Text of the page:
Other revenues increased $7.8 million from $10.6 million for the twelve months ended December 31, 2004 to $18.4 million for the twelve months ended December 31, 2005.  The increase was primarily due to the sale of an equity investment which resulted in a $5.0 million gain and the receipt of incentive management fees from Fund II of $8.0 million during the twelve months ended December 31, 2005. These items were partially offset by a decrease in base management fees and investment income from Fund II, due to lower levels of investment in 2005 as the fund winds down, and a decrease in base management fees and investment income from Fund III, as Fund III reached the end of its investment period on June 2, 2005 and the base fees are now charged on invested capital as opposed to committed capital.  Furthermore, in connection with the receipt of the incentive management fees, Fund II GP, which is 50% owned by us and is the general partner of Fund II, expensed costs that it had previously capitalized of $2.4 million, of which $1.2 million flowed through to us.

 

General and administrative expenses increased $6.7 million to $21.9 million for the twelve months ended December 31, 2005 from $15.2 million for the twelve months ended December 31, 2004.  The increase in general and administrative expenses was primarily due to the allocation of Fund II incentive management fees for payment to employees (representing 25% of the total received, or $2.0 million), increases in employee compensation expense from the issuance of additional restricted stock and the annual bonus accrual, due diligence costs of $475,000 from an abandoned corporate acquisition, $282,000 of expenses from the abandonment of a proposed fund and additional expenses related to the services provided under our contract with GRO which began in April 2004.

 

On at least a quarterly basis, management reevaluates the reserve for possible credit losses based upon our current portfolio of loans. Each loan in our portfolio is evaluated using our proprietary loan risk rating system, which considers loan to value, debt yield, cash flow stability, exit plan, sponsorship, loan structure and any other factors necessary to assess the likelihood of delinquency or default.  If we believe that there is a potential for delinquency or default, a downside analysis is prepared to estimate the value of the collateral underlying our loan, and this potential loss is multiplied by the likelihood of default.  Based upon our detailed review at December 31, 2004, we concluded that a reserve for possible credit losses was no longer warranted and the reserve was recaptured.  Based upon the changes in conditions of these loans and the evaluations completed on the remainder of the portfolio, we concluded that a reserve for possible credit losses was not warranted at December 31, 2005.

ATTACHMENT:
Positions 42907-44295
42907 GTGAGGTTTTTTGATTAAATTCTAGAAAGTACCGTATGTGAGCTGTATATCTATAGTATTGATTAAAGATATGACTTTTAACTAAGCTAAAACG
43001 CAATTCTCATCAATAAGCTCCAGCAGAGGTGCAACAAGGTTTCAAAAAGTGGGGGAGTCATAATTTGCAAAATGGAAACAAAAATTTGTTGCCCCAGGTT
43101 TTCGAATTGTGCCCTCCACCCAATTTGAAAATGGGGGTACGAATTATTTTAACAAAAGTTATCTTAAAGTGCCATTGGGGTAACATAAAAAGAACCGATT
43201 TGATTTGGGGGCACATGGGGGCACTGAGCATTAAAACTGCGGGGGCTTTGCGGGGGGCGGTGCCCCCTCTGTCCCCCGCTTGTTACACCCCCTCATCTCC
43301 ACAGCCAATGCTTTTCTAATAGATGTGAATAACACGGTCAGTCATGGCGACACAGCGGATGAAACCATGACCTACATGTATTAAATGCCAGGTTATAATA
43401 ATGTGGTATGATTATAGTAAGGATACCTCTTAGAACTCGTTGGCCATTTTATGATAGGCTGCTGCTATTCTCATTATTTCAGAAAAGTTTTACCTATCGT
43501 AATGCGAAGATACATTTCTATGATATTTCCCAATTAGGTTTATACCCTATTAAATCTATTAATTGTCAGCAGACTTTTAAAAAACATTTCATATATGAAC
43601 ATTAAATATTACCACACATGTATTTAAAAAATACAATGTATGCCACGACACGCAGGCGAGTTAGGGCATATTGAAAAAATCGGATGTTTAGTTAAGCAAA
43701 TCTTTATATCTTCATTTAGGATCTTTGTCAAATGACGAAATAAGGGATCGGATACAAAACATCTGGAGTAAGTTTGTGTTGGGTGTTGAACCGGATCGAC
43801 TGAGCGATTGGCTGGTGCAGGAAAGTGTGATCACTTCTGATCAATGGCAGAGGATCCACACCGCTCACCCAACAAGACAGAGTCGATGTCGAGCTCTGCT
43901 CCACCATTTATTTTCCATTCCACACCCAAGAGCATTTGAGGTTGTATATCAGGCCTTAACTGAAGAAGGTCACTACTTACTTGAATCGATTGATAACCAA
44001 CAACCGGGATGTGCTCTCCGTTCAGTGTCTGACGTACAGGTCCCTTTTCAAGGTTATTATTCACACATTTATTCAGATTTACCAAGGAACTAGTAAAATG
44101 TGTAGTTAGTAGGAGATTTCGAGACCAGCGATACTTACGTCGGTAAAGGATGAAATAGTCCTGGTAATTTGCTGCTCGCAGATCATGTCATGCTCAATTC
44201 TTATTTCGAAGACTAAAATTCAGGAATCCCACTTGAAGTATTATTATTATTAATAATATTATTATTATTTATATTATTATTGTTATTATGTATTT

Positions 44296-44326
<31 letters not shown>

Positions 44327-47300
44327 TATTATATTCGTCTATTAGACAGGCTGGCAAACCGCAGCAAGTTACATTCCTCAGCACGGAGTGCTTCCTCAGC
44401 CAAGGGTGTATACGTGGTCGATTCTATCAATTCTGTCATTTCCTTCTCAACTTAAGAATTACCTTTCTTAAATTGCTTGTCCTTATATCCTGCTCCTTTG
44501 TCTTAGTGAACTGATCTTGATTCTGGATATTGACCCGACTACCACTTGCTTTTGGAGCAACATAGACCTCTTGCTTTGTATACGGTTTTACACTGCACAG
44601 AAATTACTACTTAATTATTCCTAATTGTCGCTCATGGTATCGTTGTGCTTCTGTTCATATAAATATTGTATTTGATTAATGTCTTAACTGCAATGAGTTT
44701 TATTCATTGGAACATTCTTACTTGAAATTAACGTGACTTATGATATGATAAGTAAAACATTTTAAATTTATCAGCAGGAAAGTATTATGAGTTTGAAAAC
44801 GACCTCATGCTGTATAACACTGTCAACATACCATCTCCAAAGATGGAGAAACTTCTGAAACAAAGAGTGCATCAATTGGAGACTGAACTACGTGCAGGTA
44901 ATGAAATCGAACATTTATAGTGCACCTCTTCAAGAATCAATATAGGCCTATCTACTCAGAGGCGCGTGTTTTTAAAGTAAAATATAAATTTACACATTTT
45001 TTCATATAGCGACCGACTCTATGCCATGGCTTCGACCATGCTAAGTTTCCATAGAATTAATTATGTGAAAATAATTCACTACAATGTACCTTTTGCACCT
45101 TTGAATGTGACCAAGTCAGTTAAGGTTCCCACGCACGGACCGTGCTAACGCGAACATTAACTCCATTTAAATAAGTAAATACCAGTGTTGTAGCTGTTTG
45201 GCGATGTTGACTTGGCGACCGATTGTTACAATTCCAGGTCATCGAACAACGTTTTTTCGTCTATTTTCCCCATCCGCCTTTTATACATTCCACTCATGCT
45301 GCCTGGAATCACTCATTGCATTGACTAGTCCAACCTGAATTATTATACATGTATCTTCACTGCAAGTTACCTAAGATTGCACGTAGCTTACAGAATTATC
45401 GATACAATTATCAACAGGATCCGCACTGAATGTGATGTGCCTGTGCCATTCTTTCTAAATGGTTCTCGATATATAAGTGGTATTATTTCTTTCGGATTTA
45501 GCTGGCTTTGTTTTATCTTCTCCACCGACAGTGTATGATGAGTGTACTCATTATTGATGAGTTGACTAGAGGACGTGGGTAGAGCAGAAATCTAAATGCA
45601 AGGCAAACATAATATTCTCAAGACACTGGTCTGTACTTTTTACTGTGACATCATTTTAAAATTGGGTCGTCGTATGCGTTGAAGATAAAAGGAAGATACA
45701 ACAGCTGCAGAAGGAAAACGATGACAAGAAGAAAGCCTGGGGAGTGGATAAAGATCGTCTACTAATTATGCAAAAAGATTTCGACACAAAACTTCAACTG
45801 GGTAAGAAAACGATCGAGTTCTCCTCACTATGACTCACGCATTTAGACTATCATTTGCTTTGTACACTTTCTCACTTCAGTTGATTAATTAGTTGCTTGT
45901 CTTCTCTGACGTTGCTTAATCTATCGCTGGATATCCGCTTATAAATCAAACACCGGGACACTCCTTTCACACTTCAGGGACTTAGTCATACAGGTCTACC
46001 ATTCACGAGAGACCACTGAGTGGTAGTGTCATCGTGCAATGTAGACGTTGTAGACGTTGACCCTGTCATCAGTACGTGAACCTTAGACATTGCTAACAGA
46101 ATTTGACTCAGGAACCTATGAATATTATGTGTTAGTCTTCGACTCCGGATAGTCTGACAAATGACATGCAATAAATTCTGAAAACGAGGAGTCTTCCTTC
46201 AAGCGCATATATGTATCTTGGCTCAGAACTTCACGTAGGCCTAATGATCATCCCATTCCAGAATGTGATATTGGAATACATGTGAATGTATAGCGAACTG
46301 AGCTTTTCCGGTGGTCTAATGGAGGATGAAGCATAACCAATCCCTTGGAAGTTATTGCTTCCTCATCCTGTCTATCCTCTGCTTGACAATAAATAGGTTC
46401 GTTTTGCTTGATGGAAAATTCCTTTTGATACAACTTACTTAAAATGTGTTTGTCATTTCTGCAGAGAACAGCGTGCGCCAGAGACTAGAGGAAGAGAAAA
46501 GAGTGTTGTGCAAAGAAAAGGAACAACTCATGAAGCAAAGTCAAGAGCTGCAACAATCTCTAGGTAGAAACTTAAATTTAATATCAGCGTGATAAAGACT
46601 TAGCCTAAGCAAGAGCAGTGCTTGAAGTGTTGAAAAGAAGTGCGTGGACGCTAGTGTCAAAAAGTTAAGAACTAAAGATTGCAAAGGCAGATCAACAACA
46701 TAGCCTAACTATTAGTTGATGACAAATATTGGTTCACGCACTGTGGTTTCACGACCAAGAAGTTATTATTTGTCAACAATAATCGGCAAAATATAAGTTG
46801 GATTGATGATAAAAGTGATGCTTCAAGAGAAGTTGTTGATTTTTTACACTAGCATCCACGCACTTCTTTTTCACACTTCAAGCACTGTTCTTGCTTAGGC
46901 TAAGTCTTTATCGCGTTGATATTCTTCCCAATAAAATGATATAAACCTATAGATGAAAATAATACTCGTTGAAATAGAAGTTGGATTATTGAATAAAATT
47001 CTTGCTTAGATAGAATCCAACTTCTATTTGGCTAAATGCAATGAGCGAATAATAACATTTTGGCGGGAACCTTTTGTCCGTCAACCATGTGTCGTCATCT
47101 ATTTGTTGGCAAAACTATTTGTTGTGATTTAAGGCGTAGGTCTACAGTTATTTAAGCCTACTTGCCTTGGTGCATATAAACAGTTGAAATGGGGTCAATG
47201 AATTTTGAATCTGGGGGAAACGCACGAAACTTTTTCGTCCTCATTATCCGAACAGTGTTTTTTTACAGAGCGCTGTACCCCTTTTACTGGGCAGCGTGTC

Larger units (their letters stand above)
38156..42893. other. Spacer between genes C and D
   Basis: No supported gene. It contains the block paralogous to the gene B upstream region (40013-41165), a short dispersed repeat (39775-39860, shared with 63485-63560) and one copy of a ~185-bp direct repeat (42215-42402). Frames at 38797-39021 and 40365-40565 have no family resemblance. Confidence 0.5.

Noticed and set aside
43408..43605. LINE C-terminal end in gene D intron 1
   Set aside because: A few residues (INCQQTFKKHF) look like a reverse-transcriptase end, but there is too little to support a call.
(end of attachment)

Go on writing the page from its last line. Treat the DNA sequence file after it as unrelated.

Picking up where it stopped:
We have made an election to be taxed as a REIT under Section 856(c) of the Internal Revenue Code of 1986, as amended, commencing with the tax year ending December 31, 2003. As a REIT, we generally are not subject to federal income tax. To maintain qualification as a REIT, we must distribute at least 90% of our REIT taxable income to our shareholders and meet certain other requirements. If we fail to qualify as a REIT in any taxable year, we will be subject to federal income tax on our taxable income at regular corporate rates. We may also be subject to certain state and local taxes on our income and property. Under certain circumstances, federal income and excise taxes may be due on our undistributed taxable income.

 

At December 31, 2005 and 2004, we were in compliance with all REIT requirements and, as such, have not provided for income tax expense on our REIT taxable income for the years ended December 31, 2005 and 2004.  We also have taxable REIT subsidiaries which are subject to tax at regular corporate rates.  During the year ended December 31, 2005 we recorded $213,000 of income tax expense for income that was attributable to our taxable REIT subsidiaries. During the year ended December 31, 2004, we recorded an income tax benefit resulting from losses generated by our taxable REIT subsidiary of $451,000.